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peace, foreign policy, diplomacy

Is America’s Period of Relentless War Really Over? 

Young Americans are tired of wars and want to see "relentless diplomacy" instead.

Words: Caroline Gray
Pictures: Priscilla Du Preez

In his speech at the UN General Assembly last week, President Joe Biden made his case to world leaders that the United States is reliable, trustworthy, and maybe most important, for the first time in twenty years, not at war. 

Indeed, the United States marked an official end to its longest war in August after the withdrawal of the remaining ground troops from Afghanistan. But given the tragedy of the US drone strike in Kabul that killed 10 civilians, including seven children last month (which the Pentagon finally admitted too just recently) has America really closed this chapter? And what do young Americans, who have known nothing but their country at war, think about this? 


A new poll by my organization, the Eurasia Group Foundation, suggests young Americans (18 to 29 year olds) are wary of the post-9/11 counterterrorism policies past presidents have used, and ones President Biden might soon rely more on. Nearly 60% of young Americans reject the use of drone strikes because they are either imprecise and endanger civilians or they stoke anti-American sentiment around the world. While President Biden might put an end to relentless ground wars, he also plans to employ an “over-the-horizon” strategy to respond to terrorist threats. This strategy allows the administration to combat terrorism via aerial surveillance and drone operations launched from bases outside of Afghanistan’s borders.

When President Biden says that “US military power must be our tool of last resort,” does that include drone strikes too? The answer is likely no. 

So, when President Biden says that “US military power must be our tool of last resort,” does that include drone strikes too? The answer is likely no. After the attack at Kabul airport on Aug. 27, 2021 that killed 13 US servicemembers and more than 150 Afghans, the Biden administration’s drone policy review was thrown out the door, and the CIA began reconsidering counterterrorism possibilities in the region that they had intended to leave behind with the war’s end.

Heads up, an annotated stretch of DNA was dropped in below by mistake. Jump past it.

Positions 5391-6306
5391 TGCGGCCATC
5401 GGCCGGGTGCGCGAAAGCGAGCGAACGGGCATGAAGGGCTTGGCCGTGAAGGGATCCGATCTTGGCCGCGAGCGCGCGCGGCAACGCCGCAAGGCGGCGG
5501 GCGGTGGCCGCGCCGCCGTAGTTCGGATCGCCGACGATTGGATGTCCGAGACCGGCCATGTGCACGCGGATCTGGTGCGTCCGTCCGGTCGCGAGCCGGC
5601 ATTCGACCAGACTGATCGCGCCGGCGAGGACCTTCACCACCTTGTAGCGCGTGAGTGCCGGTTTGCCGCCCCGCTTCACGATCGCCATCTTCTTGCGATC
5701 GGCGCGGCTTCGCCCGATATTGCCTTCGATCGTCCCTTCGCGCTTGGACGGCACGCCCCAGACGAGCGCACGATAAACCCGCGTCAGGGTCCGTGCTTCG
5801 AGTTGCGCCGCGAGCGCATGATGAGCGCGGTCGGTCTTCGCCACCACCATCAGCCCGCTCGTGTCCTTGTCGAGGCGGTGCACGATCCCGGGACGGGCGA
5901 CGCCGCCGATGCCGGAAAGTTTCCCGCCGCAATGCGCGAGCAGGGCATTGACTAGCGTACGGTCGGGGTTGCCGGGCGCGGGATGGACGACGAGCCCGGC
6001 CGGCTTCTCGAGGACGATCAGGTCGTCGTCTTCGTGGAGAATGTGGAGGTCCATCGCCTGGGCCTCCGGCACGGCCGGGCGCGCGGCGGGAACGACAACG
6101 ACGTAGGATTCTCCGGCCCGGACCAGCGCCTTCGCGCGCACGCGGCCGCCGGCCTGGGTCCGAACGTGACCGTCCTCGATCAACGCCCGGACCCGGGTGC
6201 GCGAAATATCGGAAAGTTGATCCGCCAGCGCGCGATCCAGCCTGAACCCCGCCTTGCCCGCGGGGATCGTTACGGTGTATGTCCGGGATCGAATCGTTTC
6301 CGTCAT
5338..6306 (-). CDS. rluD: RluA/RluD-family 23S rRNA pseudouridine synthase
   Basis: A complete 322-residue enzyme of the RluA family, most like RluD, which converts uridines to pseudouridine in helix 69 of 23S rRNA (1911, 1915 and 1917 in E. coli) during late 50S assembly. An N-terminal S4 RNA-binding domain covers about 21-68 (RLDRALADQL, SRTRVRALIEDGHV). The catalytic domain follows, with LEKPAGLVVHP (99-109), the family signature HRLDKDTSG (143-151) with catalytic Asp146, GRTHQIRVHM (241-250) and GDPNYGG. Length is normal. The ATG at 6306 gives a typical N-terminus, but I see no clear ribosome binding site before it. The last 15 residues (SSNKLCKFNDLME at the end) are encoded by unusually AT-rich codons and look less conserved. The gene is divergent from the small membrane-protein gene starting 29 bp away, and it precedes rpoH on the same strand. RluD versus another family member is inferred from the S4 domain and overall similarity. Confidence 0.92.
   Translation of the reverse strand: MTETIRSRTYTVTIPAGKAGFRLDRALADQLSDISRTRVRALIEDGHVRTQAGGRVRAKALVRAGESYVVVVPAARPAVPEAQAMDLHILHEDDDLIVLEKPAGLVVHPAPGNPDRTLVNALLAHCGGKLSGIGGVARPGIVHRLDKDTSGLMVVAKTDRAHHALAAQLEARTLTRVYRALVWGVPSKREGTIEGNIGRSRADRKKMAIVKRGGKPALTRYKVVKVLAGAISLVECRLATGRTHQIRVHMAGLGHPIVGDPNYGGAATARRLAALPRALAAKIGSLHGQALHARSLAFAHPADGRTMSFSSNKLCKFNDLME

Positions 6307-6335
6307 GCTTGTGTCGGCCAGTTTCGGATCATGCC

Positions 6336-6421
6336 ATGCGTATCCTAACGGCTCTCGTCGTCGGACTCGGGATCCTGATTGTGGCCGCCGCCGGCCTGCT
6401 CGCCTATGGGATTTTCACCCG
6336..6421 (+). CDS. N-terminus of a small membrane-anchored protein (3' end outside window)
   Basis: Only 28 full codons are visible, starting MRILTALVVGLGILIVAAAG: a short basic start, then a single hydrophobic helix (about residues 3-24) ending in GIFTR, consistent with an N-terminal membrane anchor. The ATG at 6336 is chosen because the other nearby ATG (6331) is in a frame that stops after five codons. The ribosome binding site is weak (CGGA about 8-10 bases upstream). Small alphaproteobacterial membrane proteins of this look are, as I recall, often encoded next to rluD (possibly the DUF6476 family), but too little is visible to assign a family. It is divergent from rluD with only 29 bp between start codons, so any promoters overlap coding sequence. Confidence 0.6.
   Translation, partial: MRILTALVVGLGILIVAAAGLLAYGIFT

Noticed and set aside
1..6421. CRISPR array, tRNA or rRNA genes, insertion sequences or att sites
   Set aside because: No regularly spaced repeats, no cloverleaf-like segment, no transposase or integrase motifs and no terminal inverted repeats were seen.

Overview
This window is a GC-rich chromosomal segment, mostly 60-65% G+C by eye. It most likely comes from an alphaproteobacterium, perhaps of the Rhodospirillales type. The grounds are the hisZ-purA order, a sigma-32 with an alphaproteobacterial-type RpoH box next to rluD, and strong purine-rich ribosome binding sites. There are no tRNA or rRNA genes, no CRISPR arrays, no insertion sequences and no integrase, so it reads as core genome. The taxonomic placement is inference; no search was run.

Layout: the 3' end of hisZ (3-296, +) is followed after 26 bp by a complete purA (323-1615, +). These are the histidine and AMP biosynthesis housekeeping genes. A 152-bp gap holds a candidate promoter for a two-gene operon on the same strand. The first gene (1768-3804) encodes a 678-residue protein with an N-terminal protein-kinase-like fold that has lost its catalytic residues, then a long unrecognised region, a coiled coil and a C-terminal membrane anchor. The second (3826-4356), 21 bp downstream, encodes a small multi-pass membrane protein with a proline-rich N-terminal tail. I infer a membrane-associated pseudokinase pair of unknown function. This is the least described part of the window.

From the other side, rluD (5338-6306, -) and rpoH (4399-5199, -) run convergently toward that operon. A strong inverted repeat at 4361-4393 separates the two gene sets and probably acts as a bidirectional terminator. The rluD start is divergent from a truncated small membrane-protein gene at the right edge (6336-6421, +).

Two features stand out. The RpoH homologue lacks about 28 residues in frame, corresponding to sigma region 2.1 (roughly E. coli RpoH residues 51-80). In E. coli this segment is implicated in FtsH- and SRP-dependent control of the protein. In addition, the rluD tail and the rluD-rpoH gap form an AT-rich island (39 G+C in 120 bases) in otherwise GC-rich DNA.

This isn’t terribly surprising. Past American presidents have increased their use of counterterrorism operations like drone strikes even after decreasing the number of troops on the ground. In 2014, President Barack Obama’s attempt to end the war in Afghanistan by winding down the number of combat troops led to 2,284 missiles and bombs launched from the air in 2015 and 2016. And the civilian death toll from these strikes were high. While the exact number of US strike-related deaths is hard to track due to secrecy and a lack of government oversight, one study estimates that since 2004 between 4,126 and 10,076 civilians were killed in Afghanistan alone.  

But it’s not only drone strikes that young Americans are concerned about. More than any generation, they support greater oversight over the use of force. The president should be required to seek approval from Congress before ordering military action overseas, according to 80% of young Americans

President Biden clearly stated in his address at the UN last week that the United States would “use force if necessary” but only if the mission was “clear,” “achievable,” and “undertaken with the informed consent of the American people.” But are drone strikes and other “over-the-horizon” capabilities included in the president’s definition of force? The data suggest young Americans will be alarmed if airstrikes aren’t included in his dealings with Congress — especially since they are the generation most opposed to an interventionist and militarized US foreign policy. 


Moving toward a foreign policy based on what President Biden called “relentless diplomacy” is certainly something young Americans would approve since 63% believe the United States should decrease the number of troops around the world, and 80% think the United States should increase its diplomatic efforts globally. President Biden referred to increasing “development aid” efforts and “renewing and defending democracy.” To be sure, young Americans are much more concerned with improving democracy at home than promoting it abroad, though they support humanitarian aid and COVID-19 relief for other countries at a rate of 70% more than they do overseas military assistance. 

Like President Biden, young Americans want to usher in an era of US foreign policy not defined by “relentless war.” But, young Americans will likely be watching to see what tools of war he’s actually talking about. 

Caroline Gray is a senior researcher at the Eurasia Group Foundation and producer of its podcast None Of The Above.

Caroline Gray

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